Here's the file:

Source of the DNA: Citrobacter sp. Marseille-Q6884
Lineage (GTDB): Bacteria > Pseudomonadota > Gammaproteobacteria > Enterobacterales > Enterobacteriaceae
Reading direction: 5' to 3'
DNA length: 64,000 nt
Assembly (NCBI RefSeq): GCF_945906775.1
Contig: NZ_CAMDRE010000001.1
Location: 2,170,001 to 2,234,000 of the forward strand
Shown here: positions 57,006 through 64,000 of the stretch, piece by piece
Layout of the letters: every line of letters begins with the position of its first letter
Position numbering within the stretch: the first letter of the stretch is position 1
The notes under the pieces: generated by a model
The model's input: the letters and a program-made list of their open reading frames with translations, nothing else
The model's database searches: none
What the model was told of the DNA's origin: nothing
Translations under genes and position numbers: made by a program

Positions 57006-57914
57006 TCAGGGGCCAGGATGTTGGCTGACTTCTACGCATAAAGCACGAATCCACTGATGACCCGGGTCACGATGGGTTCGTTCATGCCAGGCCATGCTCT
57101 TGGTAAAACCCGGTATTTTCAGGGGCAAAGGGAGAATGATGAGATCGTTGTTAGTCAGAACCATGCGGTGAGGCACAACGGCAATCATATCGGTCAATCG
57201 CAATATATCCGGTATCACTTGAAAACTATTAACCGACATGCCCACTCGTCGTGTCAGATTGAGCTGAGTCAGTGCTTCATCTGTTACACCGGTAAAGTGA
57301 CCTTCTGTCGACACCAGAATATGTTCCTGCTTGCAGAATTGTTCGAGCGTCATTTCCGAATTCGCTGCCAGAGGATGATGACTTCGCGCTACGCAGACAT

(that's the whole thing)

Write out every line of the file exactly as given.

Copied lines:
Source of the DNA: Citrobacter sp. Marseille-Q6884
Lineage (GTDB): Bacteria > Pseudomonadota > Gammaproteobacteria > Enterobacterales > Enterobacteriaceae
Reading direction: 5' to 3'
DNA length: 64,000 nt
Assembly (NCBI RefSeq): GCF_945906775.1
Contig: NZ_CAMDRE010000001.1
Location: 2,170,001 to 2,234,000 of the forward strand
Shown here: positions 57,006 through 64,000 of the stretch, piece by piece
Layout of the letters: every line of letters begins with the position of its first letter
Position numbering within the stretch: the first letter of the stretch is position 1
The notes under the pieces: generated by a model
The model's input: the letters and a program-made list of their open reading frames with translations, nothing else
The model's database searches: none
What the model was told of the DNA's origin: nothing
Translations under genes and position numbers: made by a program

Positions 57006-57914
57006 TCAGGGGCCAGGATGTTGGCTGACTTCTACGCATAAAGCACGAATCCACTGATGACCCGGGTCACGATGGGTTCGTTCATGCCAGGCCATGCTCT
57101 TGGTAAAACCCGGTATTTTCAGGGGCAAAGGGAGAATGATGAGATCGTTGTTAGTCAGAACCATGCGGTGAGGCACAACGGCAATCATATCGGTCAATCG
57201 CAATATATCCGGTATCACTTGAAAACTATTAACCGACATGCCCACTCGTCGTGTCAGATTGAGCTGAGTCAGTGCTTCATCTGTTACACCGGTAAAGTGA
57301 CCTTCTGTCGACACCAGAATATGTTCCTGCTTGCAGAATTGTTCGAGCGTCATTTCCGAATTCGCTGCCAGAGGATGATGACTTCGCGCTACGCAGACAT